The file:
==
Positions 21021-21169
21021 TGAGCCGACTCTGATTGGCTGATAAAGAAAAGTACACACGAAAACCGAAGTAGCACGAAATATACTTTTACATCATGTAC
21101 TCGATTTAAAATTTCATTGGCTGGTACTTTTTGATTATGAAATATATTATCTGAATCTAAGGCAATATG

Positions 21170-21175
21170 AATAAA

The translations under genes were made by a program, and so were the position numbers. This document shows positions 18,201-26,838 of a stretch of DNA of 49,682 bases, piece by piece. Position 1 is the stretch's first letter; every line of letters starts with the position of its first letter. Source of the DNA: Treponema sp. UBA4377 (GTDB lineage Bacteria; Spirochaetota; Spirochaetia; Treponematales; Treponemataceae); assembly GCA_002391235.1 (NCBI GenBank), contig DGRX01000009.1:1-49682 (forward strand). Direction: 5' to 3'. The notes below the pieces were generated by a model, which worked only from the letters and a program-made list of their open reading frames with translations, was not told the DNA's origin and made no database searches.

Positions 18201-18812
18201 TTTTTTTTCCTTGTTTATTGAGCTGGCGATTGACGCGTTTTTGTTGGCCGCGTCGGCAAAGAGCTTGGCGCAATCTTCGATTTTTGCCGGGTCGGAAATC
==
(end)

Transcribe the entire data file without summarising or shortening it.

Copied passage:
Positions 21021-21169
21021 TGAGCCGACTCTGATTGGCTGATAAAGAAAAGTACACACGAAAACCGAAGTAGCACGAAATATACTTTTACATCATGTAC
21101 TCGATTTAAAATTTCATTGGCTGGTACTTTTTGATTATGAAATATATTATCTGAATCTAAGGCAATATG

Positions 21170-21175
21170 AATAAA

The translations under genes were made by a program, and so were the position numbers. This document shows positions 18,201-26,838 of a stretch of DNA of 49,682 bases, piece by piece. Position 1 is the stretch's first letter; every line of letters starts with the position of its first letter. Source of the DNA: Treponema sp. UBA4377 (GTDB lineage Bacteria; Spirochaetota; Spirochaetia; Treponematales; Treponemataceae); assembly GCA_002391235.1 (NCBI GenBank), contig DGRX01000009.1:1-49682 (forward strand). Direction: 5' to 3'. The notes below the pieces were generated by a model, which worked only from the letters and a program-made list of their open reading frames with translations, was not told the DNA's origin and made no database searches.

Positions 18201-18812
18201 TTTTTTTTCCTTGTTTATTGAGCTGGCGATTGACGCGTTTTTGTTGGCCGCGTCGGCAAAGAGCTTGGCGCAATCTTCGATTTTTGCCGGGTCGGAAATC